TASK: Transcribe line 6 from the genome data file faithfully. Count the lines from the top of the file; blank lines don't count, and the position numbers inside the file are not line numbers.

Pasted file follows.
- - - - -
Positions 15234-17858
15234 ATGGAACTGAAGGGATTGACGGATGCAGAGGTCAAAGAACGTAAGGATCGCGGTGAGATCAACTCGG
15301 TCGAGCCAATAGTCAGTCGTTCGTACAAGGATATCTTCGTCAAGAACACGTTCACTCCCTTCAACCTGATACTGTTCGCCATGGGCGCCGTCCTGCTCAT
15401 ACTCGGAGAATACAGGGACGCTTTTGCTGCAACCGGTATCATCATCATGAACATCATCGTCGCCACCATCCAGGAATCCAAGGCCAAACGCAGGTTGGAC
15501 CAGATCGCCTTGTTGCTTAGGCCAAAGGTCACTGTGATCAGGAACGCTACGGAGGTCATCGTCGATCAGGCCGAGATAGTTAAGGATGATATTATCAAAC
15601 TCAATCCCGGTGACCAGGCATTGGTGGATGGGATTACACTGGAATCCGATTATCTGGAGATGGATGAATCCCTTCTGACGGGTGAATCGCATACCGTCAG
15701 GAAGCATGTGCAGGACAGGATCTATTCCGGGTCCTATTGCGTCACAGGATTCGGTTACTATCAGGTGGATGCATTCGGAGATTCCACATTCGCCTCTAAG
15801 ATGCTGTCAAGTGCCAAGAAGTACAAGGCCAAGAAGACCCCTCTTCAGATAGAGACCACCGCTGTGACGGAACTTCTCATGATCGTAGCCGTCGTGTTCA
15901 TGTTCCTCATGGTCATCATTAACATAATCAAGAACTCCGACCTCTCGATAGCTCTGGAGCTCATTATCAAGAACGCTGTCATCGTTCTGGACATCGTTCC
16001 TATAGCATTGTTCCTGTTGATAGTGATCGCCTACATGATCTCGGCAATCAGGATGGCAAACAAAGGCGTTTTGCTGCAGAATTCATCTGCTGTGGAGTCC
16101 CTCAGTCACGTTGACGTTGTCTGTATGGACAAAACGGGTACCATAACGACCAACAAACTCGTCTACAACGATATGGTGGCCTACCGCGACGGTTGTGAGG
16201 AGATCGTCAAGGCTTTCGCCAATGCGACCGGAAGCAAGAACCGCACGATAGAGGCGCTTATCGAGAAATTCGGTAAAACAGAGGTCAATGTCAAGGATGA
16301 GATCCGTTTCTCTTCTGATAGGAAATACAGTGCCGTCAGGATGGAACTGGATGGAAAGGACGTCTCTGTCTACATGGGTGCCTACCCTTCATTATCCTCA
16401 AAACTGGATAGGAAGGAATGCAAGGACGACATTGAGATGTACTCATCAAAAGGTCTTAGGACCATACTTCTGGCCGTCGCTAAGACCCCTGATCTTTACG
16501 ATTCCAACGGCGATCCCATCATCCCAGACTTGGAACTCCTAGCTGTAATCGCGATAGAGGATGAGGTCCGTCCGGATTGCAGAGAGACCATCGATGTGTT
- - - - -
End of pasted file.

15601 TCAATCCCGGTGACCAGGCATTGGTGGATGGGATTACACTGGAATCCGATTATCTGGAGATGGATGAATCCCTTCTGACGGGTGAATCGCATACCGTCAG